Those with B12 deficiency often cast a pale complexion due to a lack of red blood cells. And those lacking in red blood cells often become ghostly in hue because the release excess bilirubin, which zaps those rosy cheeks and leaves behind a pale, yellow visage.
Sure, we all have “brain farts,” which is what I often refer to when I frantically look for my glasses even though their perched on top of my head. Let’s face it – we have all been there! However, chronic and uncharacteristic forgetfulness may indicate a deeper medical issue, particularly if you are noticing an increased trend of forgetfulness that you are beginning to become concerned about.
Many patients suffering from B12 deficiency even jump to the conclusion that they have early onset dementia or Alzheimer’s, especially if you are in your senior years. The good news here is that a simple blood test from your doctor can diagnose B12 deficiency, and a supplemental regimen can have your sharp-memory back in focus in no time!
5. Unexplained Fatigue
A night of good sleep followed by a day of yawns and dragging your feet can be common for many. However, if that fatigue is felt for days—even though you regularly get a good night’s sleep—your fatigue (combined with other already mentioned symptoms) may be the result of a B12 deficiency.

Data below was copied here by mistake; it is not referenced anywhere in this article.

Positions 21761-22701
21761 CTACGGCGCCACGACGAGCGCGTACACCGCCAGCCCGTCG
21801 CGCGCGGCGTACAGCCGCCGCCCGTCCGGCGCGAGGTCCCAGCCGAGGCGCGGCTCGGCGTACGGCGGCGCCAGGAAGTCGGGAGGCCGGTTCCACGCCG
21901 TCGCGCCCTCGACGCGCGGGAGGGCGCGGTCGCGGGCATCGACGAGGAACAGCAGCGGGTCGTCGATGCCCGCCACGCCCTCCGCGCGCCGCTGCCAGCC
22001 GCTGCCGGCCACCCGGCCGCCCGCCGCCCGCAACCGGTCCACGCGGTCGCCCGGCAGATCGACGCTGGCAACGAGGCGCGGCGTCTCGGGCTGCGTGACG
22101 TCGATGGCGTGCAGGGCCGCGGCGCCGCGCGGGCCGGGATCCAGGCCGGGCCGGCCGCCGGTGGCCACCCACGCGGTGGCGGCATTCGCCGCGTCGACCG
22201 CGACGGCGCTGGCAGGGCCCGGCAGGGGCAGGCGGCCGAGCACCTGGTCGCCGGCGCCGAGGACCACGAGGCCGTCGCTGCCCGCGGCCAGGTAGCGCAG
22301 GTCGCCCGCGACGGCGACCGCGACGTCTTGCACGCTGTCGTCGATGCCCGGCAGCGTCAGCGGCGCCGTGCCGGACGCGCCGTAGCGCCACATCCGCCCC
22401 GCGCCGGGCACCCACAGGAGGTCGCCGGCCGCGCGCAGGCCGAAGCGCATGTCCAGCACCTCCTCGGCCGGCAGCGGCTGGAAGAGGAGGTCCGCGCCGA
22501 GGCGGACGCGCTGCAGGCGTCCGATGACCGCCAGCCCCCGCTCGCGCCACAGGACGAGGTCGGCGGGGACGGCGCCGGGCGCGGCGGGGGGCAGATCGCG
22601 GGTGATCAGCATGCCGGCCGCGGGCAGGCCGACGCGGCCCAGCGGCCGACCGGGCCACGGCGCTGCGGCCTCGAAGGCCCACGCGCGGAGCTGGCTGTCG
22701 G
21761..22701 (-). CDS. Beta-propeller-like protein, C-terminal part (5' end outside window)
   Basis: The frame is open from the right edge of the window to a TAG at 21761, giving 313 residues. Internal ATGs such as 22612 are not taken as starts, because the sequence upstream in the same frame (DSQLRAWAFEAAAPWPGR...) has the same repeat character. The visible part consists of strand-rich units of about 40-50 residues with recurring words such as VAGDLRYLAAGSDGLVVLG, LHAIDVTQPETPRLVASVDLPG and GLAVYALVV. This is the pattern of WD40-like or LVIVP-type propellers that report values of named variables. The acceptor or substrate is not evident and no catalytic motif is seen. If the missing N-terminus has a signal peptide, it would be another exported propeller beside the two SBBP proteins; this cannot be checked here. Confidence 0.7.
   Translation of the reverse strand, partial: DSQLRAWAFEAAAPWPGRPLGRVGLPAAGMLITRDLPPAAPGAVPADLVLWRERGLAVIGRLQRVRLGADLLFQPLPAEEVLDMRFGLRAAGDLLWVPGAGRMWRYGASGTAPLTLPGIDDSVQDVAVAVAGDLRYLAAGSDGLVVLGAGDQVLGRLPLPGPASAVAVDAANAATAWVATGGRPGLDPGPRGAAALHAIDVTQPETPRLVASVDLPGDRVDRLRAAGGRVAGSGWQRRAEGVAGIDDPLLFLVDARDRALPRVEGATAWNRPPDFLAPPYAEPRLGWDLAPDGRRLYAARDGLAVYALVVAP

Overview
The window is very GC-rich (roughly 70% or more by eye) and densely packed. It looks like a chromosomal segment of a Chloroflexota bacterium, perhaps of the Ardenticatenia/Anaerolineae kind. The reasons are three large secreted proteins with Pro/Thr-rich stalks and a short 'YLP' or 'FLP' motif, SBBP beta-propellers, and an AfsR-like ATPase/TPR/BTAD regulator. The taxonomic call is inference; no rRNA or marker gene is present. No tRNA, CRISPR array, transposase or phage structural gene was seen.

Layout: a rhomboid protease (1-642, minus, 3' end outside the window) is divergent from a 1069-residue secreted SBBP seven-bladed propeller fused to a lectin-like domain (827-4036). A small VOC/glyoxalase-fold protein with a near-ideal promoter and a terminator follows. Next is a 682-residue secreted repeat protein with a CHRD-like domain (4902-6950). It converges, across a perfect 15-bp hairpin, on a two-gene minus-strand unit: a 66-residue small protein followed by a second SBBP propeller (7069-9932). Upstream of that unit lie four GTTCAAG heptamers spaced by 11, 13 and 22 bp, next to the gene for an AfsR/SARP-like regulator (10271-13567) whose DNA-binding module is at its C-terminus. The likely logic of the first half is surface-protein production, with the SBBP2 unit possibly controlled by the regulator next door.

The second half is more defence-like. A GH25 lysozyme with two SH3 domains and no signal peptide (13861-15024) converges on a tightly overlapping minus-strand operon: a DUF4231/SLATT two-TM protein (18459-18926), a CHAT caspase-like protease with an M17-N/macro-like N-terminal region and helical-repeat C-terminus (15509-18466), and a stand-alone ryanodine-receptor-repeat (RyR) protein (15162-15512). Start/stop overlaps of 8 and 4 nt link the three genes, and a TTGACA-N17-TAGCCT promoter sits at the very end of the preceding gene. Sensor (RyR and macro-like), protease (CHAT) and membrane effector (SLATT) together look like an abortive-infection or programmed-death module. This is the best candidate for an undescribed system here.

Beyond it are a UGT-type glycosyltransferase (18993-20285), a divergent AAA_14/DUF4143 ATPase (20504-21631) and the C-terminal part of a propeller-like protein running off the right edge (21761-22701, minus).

Researchers from the Academy of Nutrition and Dietetics claim that those who feel zapped of energy even though they get plenty of zzzzzzzzs may be experiencing low B12 levels. This is due to lack of red blood cell production, which is one of B12s responsibilities. Lack of red blood cells means oxygen transport to your organs is lacking, which is what can cause extreme fatigue.
6. Vision Issues
No, there isn’t something in your eye causing the spotting, blurred and double vision. In fact, low B12 stores over the long term can lead to vision changes and actually damage vision.
Retinal damage can result if blood vessels in the eye become blocked. As a result you may experience light sensitivity, blurred or double vision, tracers or shadows, which all result from damage to the optic nerve. Luckily, B12 supplementation can restore full vision.
7. Muscle Weakness